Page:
When we say organic here, we don’t just mean the natural materials used throughout the house; we’re referring to the fact that the project developed organically in response to the homeowners’ seven-acre, East Hamptons lot and existing house. Built around 1982, the original structure was in dire need of a renovation. Robert Young Architecture and Interiors was committed to reusing as much of this house as possible, but wasn’t sure if a restoration would be more economical than constructing a new house. Property surveys showed that the house was closer to the lot’s picturesque kettle pond than current zoning would allow, so building a new structure would compromise privacy and the water views. From there, the Kettle Hole House was born amidst the lot’s abundance of white pine trees.
Architect Maziar Behrooz is a big fan of airplanes hangars and his stunning Green Arc House takes inspiration from the airship shed’s curvaceous design. Located in East Hampton, this luscious green home is not only grand and luxurious, but also extremely energy efficient. It measures a whopping 6,400 square feet, but you would never guess it because more than half the home is buried underground!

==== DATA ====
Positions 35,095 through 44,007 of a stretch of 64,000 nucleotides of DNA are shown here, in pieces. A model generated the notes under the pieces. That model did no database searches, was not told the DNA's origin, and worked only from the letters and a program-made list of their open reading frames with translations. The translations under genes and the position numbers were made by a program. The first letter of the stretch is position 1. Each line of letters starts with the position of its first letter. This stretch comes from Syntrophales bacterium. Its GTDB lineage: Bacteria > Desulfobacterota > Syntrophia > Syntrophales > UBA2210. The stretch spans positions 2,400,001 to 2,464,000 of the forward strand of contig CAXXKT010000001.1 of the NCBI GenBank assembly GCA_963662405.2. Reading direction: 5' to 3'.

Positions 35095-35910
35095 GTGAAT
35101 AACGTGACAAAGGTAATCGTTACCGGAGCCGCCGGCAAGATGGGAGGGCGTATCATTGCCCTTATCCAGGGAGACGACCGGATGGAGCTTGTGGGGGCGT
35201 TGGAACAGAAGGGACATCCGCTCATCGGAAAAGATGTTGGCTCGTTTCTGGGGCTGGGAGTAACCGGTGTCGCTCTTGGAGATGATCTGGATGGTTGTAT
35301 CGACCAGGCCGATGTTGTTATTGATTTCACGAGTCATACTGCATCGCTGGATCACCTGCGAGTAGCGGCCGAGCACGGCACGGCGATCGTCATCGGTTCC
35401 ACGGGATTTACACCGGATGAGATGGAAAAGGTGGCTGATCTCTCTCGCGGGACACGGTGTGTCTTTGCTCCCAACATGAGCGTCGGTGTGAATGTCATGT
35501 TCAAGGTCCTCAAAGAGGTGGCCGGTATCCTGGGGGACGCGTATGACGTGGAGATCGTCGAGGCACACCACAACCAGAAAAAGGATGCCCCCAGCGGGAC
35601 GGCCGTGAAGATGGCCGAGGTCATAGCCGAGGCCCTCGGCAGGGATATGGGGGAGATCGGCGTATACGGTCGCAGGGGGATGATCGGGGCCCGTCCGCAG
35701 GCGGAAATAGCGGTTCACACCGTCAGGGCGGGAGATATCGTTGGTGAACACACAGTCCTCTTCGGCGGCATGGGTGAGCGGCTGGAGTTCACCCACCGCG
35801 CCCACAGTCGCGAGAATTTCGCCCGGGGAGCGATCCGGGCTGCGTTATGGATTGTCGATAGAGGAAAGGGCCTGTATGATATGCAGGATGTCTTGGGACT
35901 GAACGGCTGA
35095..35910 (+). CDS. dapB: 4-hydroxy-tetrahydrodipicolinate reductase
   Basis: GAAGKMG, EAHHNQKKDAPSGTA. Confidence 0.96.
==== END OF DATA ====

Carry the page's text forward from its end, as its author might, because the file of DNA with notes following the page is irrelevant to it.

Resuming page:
NY-based Bates Masi + Architects designed a luxurious family home in East Hampton that pays homage to a local typology: the potato barn. Located in a 19th century waterfront community, the Piersons Way house consists of a series of gabled interconnected volumes clad in light Alaskan yellow shakes. This beautiful house rises among bamboo canes and tall silver grasses, protecting its own privacy while blending within the natural surroundings.
Shigeru Ban‘s star has risen, and his 2014 Pritzker Prize is attracting attention to all his designs, like the recently opened Cast Iron House. But did you know that one of his lesser known works lies just outside of New York City? If you’re looking for a reason to get out of town, and would like to see one of Ban’s homes up close, then all you have to do is take a drive to the Hamptons.